A rising presence in the Democratic Party faces off against the current epidemic of mayhem in America.
Are Americans any more violent than other people? Probably not, suggests Murphy, a senator from Connecticut; the tendency, even instinct, to violent reaction is a human universal. Yet, he asks, “Why is America such a disturbing outlier of violence in the industrialized world?” In this broad-ranging study, his answers are various, from in- and out-group rivalry in a nation of many ethnicities and cultures to the plain fact that guns are entirely too accessible. Murphy’s account proceeds from the grim realities of incidents such as the slaughter of children at Sandy Hook Elementary School in his home state, piled onto other mass shootings, to “the grudge crimes, the domestic assaults, and the suicides” that end in gunshots. The author delivers a few rueful confessions along the way: When he was a member of the House of Representatives, he didn’t pay much attention to the question of gun violence “because the one major city in my congressional district, Waterbury, had very few gun homicides.” Expanding his purview to places like New Haven and Hartford expanded his view of the problem. Murphy also delivers a couple of surprises, such as his view that, for the most part, the current judicial position that the Second Amendment covers individual gun owners is correct—or at least a nonstarter to argue against, since other preventive measures, such as monitoring would-be buyers for criminal records and the like, are available. The author closes his winding but effective narrative, which incorporates everything from the latest federal statistics to scholarly views of human nature, with the observation that the National Rifle Association is becoming politically marginalized and, with it, the GOP. Ultimately, Murphy hopes for the rise of a class of voters “who will decide never to support a candidate who doesn’t support commonsense interventions like universal background checks and assault weapons bans.”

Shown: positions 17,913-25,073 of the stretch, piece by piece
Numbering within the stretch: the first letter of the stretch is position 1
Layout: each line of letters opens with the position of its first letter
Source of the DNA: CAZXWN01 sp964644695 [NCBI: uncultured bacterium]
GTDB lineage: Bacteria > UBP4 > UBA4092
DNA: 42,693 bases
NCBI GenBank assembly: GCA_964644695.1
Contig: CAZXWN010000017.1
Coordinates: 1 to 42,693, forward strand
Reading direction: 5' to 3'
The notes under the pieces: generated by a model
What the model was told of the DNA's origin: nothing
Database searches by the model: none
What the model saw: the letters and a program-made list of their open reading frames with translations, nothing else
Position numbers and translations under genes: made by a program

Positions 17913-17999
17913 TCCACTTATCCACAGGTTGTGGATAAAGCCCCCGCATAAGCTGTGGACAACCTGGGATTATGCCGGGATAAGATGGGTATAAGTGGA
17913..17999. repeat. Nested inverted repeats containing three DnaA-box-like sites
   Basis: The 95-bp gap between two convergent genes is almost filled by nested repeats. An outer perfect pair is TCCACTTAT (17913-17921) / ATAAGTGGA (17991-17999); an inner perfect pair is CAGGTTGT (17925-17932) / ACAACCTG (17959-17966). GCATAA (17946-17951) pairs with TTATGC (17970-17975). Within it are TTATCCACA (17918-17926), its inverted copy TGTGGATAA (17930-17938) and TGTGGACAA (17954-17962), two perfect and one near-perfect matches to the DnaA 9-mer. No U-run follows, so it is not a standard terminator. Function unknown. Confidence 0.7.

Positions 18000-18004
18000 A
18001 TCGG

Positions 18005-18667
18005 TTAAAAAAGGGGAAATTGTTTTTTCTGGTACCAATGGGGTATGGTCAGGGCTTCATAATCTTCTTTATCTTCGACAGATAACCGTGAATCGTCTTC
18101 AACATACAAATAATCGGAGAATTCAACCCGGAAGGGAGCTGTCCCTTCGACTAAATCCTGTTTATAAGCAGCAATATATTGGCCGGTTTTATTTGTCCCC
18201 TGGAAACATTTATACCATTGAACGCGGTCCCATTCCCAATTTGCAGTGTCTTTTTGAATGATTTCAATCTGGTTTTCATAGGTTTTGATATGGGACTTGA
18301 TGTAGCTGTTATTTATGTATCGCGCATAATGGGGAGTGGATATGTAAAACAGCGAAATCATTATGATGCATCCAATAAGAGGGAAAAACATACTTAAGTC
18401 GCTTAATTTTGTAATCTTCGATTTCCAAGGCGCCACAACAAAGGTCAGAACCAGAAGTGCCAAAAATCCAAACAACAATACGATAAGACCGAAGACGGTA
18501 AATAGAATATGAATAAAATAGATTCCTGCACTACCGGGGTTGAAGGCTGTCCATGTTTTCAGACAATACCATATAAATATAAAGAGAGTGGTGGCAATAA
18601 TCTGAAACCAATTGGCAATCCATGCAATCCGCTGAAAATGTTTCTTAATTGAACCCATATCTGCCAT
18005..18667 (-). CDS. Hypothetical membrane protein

A fair-minded view of a topic that’s as divisive as any in the current political discourse.